Have you ever tried out for Mensa?
I did their online quiz once. You get three minutes to answer twenty questions or something – if you pass, you’re in the top one percent.
I failed. But I once had a friend who passed, and so was entitled to go to meetings of super bright people and talk about physics or chess moves or whatever. After the first one, she stopped going because she said they were boring, charmless and (in the case of the men) probably had small penises.
I was naturally pleased to hear that. We were superior to those nerdy geniii. We were sexy, fascinating, vivacious. Well… she was.
The critically acclaimed novel My Brilliant Friend by Elena Ferrante follows an almost obsessive friendship between Elena – busty, academically bright, hard working – and Lila, intense, brilliant and beautiful without trying. Whatever Lila is, Elena yearns to be; her achievements have meaning only if Lila is in the race.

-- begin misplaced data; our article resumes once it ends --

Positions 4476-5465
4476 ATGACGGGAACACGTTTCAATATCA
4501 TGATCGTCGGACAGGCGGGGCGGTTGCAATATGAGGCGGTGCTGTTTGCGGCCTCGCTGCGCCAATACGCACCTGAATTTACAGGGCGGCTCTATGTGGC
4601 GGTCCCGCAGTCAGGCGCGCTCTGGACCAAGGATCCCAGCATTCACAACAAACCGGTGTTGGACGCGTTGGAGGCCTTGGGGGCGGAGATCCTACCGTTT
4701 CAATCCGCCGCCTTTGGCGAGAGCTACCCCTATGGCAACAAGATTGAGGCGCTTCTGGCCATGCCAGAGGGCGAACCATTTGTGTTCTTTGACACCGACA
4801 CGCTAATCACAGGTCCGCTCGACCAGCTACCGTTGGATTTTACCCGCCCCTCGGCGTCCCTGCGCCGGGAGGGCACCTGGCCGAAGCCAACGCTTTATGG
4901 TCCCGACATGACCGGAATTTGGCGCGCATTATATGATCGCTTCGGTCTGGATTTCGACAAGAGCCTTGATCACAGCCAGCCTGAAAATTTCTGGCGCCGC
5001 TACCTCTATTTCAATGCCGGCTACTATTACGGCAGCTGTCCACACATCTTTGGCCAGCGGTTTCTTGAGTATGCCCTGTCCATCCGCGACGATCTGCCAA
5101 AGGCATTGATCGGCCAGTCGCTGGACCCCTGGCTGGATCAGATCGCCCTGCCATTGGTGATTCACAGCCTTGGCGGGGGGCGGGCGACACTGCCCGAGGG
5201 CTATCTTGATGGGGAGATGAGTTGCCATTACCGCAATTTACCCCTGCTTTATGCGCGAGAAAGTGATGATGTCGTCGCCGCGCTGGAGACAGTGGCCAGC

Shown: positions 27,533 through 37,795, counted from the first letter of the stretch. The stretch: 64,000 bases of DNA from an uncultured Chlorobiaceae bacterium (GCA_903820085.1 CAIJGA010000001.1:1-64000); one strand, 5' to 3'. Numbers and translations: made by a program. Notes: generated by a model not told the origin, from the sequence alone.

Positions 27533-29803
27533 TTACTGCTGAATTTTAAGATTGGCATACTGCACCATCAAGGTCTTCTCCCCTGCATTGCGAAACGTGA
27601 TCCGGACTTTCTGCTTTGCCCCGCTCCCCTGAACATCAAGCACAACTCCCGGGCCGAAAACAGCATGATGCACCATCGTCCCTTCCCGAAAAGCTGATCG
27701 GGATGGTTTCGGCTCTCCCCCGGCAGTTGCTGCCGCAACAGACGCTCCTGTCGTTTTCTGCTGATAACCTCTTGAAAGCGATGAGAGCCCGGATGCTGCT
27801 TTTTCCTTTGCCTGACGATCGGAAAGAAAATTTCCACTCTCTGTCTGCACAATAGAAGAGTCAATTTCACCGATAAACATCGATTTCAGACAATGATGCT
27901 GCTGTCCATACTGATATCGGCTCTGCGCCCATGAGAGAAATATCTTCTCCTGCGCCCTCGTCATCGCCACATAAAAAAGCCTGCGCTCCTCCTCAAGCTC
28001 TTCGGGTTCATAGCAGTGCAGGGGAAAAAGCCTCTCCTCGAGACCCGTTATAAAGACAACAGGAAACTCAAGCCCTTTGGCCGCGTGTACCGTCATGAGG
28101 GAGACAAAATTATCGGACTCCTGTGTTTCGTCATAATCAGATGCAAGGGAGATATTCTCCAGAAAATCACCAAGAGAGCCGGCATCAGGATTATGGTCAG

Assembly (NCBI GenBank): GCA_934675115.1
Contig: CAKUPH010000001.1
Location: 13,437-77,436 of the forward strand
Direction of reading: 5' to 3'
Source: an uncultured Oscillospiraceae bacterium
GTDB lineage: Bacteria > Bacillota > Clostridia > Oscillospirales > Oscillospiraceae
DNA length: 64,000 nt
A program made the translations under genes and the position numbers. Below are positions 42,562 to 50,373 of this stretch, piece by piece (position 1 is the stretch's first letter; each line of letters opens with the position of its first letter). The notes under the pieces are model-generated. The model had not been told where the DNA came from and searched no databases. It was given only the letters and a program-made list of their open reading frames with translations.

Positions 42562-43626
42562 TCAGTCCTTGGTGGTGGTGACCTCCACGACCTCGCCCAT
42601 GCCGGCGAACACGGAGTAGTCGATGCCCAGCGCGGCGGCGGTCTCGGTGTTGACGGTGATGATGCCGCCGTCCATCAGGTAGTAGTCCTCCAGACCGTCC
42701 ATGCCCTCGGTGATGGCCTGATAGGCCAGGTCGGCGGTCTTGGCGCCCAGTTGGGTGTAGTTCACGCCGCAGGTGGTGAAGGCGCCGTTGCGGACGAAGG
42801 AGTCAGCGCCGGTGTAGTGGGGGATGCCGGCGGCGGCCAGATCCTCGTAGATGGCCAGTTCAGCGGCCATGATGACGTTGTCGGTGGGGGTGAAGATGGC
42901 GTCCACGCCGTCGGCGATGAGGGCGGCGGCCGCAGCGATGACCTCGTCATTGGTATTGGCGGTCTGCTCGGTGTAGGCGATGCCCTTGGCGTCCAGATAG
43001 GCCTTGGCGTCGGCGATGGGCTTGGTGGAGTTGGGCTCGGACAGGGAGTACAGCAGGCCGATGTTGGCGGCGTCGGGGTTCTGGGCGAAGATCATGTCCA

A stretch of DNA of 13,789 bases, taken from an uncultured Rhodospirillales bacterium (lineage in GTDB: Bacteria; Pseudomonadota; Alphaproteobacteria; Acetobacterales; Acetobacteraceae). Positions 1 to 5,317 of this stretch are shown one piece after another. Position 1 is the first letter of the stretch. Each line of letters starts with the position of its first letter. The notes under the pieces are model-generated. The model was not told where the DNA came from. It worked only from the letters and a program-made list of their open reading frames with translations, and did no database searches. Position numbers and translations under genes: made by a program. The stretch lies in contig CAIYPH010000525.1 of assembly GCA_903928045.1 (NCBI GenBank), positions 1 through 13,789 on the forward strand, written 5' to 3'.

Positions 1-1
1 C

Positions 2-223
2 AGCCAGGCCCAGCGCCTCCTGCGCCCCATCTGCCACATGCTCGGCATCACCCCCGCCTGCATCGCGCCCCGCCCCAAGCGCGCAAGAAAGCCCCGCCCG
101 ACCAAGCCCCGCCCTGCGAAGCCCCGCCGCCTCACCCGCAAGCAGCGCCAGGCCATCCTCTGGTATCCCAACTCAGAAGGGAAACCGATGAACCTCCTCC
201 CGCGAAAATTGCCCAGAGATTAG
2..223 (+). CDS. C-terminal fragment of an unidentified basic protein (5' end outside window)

Set in 1950s working class Naples, there’s plenty of violence, screaming and patriarchy. The novel has the intimate feel of someone taking directly from life, but literarying it up. It’s absorbing but a touch try hard, as if – in order for this to be literature – people and situations must be transformed into high art so we don’t quite recognise them. For instance, when Lila decides to erase every trace of herself at 70, for some abstruse reason. As you do…
We don’t like to admit to envy, it’s too close to the bone. But like Elena, I’m envious. Of my pretty, clever friend (worse, she didn’t even care that she was pretty and clever!) And of Elena, the novelist. I mean, how many indie novelists can even approach the foothills of the literary pedestal she’s on, and for good reason.
Anyway, I’ve never been anyone’s Brilliant Friend – perhaps the Eccentric Friend, or the Sweet but Plain Friend? That’s fine, I’m old enough to be good with that.
Anyway, here’s me reading an excerpt from My Brilliant Friend on YouTube, complete with review and some burbling.